A US military veteran with a criminal past ploughed a vehicle into a crowd of people in New York's Times Square, killing one woman and injuring 22 other people.

Witnesses said the motorist mounted the pavement in a burgundy Honda sedan on Thursday and sped along for more than three city blocks, knocking people over before the car hit a pole and came to rest at 45th Street and Broadway in Midtown Manhattan.

Police who took the driver into custody identified him as Richard Rojas, 26, of the New York City borough of the Bronx.

They said he had been arrested twice for driving under the influence in 2008 and 2015, and once earlier this month for menacing.

The city's mayor said there was no indication it was an act of "terrorism".

New York Mayor Bill de Blasio said the man had served in the navy.

Officials said Rojas was arrested in 2008 and 2015 for driving under the influence, and in 2016 for menacing in different areas of New York.

The incident caused instant jitters after recent deadly car-ramming attacks in London, Berlin and the French city of Nice.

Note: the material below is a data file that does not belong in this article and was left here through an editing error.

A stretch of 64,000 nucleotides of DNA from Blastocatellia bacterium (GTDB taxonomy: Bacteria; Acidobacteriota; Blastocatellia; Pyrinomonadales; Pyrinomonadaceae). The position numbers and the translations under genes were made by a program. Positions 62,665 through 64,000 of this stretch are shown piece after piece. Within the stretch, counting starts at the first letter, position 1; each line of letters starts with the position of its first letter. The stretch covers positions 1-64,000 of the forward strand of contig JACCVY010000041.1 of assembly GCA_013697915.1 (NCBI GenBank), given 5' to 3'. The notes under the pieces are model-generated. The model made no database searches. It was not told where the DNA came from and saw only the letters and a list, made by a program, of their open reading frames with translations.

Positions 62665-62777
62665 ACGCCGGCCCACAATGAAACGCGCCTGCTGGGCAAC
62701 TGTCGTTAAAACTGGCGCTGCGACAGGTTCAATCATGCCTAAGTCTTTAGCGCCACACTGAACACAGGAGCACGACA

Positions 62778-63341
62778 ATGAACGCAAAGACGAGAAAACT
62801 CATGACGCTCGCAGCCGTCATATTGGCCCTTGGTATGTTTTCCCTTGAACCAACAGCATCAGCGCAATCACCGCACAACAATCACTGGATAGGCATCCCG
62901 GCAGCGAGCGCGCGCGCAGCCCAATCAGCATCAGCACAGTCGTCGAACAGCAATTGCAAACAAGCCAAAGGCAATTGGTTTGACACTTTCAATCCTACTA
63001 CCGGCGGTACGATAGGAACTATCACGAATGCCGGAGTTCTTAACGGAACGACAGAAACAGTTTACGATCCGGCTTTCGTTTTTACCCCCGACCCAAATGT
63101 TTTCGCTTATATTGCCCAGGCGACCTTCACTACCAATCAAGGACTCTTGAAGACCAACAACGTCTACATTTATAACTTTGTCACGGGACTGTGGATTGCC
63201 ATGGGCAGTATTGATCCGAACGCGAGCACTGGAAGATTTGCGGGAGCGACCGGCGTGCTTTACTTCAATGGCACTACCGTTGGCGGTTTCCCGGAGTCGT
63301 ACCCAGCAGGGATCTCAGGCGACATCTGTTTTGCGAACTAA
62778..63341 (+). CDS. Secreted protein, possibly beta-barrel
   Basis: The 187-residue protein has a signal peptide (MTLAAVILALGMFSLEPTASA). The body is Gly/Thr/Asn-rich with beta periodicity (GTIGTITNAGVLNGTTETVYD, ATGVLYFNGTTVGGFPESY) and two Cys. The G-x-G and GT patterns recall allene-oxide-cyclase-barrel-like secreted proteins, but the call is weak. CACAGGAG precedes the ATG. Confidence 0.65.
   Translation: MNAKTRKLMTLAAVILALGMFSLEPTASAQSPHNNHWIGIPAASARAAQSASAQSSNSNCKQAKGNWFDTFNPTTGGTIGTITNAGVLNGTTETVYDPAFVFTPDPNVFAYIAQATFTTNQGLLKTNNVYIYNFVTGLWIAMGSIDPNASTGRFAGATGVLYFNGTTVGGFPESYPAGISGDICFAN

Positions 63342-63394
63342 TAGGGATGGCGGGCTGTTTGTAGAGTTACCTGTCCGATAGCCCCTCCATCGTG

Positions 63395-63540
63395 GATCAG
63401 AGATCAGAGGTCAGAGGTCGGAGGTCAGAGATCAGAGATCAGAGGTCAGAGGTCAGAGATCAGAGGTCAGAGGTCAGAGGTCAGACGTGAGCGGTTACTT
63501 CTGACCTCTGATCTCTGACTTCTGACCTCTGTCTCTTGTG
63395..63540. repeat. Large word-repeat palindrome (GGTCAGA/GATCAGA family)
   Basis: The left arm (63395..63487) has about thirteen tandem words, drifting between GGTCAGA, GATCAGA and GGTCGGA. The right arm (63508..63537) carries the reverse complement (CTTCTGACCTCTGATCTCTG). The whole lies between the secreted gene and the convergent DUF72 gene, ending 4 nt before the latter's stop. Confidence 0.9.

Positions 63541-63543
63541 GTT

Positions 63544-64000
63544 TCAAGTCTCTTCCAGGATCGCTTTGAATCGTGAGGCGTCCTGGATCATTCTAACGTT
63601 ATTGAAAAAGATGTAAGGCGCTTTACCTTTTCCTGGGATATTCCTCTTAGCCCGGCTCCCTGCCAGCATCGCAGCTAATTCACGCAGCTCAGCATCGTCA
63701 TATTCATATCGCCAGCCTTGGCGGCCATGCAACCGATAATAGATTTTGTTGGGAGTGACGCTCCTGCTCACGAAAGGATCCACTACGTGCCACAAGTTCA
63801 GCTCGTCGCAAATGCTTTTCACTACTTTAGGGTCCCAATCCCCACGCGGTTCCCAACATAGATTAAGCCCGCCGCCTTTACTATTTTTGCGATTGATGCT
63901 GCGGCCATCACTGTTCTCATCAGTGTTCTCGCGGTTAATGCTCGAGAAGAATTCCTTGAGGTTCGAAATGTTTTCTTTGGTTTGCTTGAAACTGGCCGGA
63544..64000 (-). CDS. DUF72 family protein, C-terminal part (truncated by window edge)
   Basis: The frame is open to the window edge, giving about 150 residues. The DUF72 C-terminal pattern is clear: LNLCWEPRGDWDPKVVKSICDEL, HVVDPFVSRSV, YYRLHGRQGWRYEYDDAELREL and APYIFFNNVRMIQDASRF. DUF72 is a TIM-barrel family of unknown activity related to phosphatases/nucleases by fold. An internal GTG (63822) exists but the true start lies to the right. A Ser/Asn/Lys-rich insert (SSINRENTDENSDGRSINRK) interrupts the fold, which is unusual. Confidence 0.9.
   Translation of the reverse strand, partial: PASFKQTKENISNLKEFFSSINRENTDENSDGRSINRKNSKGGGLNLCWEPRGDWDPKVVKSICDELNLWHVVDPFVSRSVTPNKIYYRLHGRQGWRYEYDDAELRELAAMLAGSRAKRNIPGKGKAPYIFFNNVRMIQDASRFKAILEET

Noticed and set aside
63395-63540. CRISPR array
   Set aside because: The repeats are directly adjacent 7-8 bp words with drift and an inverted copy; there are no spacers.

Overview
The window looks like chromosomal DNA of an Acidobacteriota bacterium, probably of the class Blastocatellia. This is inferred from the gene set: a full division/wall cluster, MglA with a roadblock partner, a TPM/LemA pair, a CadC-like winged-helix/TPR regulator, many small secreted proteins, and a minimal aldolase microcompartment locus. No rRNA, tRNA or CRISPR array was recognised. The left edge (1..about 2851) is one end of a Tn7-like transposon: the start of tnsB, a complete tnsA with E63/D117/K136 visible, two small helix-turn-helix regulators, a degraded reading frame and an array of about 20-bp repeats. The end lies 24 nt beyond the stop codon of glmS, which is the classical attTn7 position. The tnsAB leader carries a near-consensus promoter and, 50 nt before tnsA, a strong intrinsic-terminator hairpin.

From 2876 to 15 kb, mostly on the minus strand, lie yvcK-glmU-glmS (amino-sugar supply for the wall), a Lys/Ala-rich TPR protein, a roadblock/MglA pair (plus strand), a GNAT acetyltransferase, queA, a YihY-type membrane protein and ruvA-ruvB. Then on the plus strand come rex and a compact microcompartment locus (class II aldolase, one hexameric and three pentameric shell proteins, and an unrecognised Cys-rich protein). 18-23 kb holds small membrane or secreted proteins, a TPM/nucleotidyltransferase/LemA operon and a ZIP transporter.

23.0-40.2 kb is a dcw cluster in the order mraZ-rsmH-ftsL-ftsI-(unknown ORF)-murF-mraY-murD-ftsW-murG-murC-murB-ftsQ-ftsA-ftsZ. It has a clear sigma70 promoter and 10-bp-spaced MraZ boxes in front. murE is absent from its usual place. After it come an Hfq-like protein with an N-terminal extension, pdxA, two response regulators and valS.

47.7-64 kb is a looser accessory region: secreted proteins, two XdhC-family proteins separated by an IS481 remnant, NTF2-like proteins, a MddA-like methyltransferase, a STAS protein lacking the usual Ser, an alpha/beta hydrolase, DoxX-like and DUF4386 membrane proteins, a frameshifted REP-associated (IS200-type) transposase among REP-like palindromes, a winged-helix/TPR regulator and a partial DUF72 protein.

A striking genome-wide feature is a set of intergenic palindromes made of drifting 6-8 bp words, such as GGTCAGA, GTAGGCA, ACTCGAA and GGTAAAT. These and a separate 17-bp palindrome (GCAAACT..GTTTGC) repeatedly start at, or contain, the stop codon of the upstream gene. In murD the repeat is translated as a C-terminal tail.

Hundreds of thousands of people, many of them tourists from around the world, pass through the bustling commercial area daily.

Navy records show Rojas spent two months in a military prison in Charleston, South Carolina, in the summer of 2013 but do not specify why.

He left the service in May 2014, according to records, which do not offer any additional details.

Al Jazeera's Gabriel Elizondo, reporting from New York, said law-enforcement officials were at the scene and talking to eyewitnesses to gather as much information as possible.

"This was an incredibly scary moment, happening right in the heart of Times Square where hundreds, if not thousands, of tourists were mixing with the local workers during lunch time," he said.

Witnesses said the motorist mounted the pavement and sped along for more than three city blocks, knocking people over before the car hit a pole [AFP]
The driver of the maroon vehicle was taken into custody [Reuters]

Source: Al Jazeera and news agencies